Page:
Applying FIP in Action: McMullen School

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The FIP in Action: Advancing FIP through PLTS module shares the story of three teachers working together in their third grade PLT to plan and implement new standards using the four core components of FIP. 

As I completed this FIP in Action module, it made me think of my experience working with the third grade team of teachers at McMullen School in Loudonville-Perrysville Exempted School District. Last year, I had the opportunity to embed myself into this third grade team to observe and join in on their work. This third grade team of teachers worked effectively as a team to implement the four core components of FIP, much like the third grade math PLT in the module. The McMullen third grade teachers were very adept at using data to inform their decision making regarding the upcoming English Language Arts Unit 4 implementation. Working together, the teachers identified areas of strength and weakness based on their data from the Unit 3 summative assessment and the Unit 4 pre-assessment. They decided to focus the ELA Unit 4 instruction on making connections before, during, and after reading and using visualization to support reading comprehension. They deconstructed the standards, created student-friendly learning targets, and decided on a learning progression. Students were given the clear learning targets for these standards in the form of Jan Chappuis’s Stars and Stairs strategy. The teachers posted large charts featuring the learning progression of learning targets for the two identified focus standards. The teachers gave each student a smaller version of the chart so that they could keep track of their learning.

These teachers are implementing many research-based best practices in reading. Research-based best practices are very symbiotic with FIP, generally designed for teachers to facilitate learning and students to take ownership of learning. Direct instruction was provided strategically but did not consume the entire lesson. Rather, students were very engaged in learning activities designed to promote student learning of specific learning targets. In addition, peer collaboration was expected and encouraged. The teacher used the best practice of “I Do, We Do, You Do” as the framework for their daily English Language Arts and mathematics lessons. This practice allows for and encourages student ownership of learning. In the “I Do” part of the lesson, the teacher provides direct instruction and directions for the work that students are going to do. In the “We Do” part of the lesson the teacher and students work collaboratively to ensure that all students know and understand the learning targets. In the “You Do” part of the lesson, students work independently to practice and provide evidence that they are learning or have mastered the learning targets.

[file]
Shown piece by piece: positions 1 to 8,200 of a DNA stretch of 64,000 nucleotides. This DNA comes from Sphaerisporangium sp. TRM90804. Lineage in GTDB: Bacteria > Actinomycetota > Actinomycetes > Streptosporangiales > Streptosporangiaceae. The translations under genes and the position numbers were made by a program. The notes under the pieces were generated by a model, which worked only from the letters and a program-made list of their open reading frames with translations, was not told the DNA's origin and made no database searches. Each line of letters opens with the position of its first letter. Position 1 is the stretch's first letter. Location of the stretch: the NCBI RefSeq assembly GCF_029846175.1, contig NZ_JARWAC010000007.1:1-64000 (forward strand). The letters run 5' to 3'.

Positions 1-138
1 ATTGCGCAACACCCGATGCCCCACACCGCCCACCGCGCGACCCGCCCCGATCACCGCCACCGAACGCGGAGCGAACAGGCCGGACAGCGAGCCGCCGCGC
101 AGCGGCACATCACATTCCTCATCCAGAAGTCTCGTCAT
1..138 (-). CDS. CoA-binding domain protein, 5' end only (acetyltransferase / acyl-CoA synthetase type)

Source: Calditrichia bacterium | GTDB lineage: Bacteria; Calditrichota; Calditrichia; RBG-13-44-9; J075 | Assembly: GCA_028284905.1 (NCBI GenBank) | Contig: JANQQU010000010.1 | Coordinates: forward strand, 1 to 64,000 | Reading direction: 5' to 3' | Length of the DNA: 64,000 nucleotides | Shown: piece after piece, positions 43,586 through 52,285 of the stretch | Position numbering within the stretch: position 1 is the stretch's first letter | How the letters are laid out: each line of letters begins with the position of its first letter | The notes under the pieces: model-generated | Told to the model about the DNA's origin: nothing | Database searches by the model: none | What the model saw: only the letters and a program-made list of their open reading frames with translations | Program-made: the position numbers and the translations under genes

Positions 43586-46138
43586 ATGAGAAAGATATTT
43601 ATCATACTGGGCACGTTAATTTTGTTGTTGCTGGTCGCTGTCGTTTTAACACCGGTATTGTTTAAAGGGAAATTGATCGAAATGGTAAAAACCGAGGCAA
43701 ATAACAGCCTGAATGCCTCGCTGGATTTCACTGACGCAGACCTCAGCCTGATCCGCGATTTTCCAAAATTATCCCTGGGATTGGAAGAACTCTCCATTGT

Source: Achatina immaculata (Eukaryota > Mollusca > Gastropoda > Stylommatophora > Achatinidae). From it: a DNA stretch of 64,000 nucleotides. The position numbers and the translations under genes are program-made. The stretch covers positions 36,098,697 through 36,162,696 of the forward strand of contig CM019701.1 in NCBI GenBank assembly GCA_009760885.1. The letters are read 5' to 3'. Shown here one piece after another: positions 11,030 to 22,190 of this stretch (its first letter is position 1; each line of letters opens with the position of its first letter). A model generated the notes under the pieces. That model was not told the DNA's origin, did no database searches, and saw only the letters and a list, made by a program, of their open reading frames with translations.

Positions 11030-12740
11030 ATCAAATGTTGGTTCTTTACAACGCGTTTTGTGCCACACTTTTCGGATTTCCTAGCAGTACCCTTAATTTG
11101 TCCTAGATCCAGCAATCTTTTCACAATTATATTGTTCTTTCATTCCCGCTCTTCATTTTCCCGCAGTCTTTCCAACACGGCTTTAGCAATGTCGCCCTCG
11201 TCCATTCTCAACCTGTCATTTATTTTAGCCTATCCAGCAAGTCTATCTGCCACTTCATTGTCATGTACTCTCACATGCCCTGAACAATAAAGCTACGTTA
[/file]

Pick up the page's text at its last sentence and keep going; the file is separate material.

During the English Language Arts period of instruction, the students visited a computer station, a writing station, an independent work station, and a guided reading station with their teacher; students stayed in the same group throughout the Unit 4 period of instruction. The teachers frequently pulled small groups of students together for differentiated instruction based on formative assessments done frequently during the week. In addition to the use of the “I Do, We Do, You Do” lesson framework, the teachers used many other research-based best practices in English Language Arts and mathematics. For example, I observed students learning with the use of graphic organizers, white boards, and computer programs.

These teachers were truly facilitating the learning of their students, and students were excited to take ownership of their learning. Students worked together, providing peer feedback to one another. I was quite impressed as students worked hard to prove to their teachers that they had mastered a learning target. The students were very invested in mastering learning targets so that they could move their post-it-note name card to the next level on the stars and stairs learning target poster and record their evidence in their personal student folder that went home every week for parents to view. Formative instructional practices are embedded in the culture of these third grade classrooms. Viewing FIP in Action: Advancing FIP Through PLTs will be useful for teams of teachers interested in implementing formative instructional practices.

Ohio educators can enroll in FIP in Action:  Advancing FIP through PLTS here.

Ohio educators can enroll in FIP in Action:  Advancing FIP through PLTS here.

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Written by Sandra Sanderson. Sandra is a FIP Specialist for the Ohio Central Region, a part of a regional support system available to help your LEA advance the use of formative instructional practices.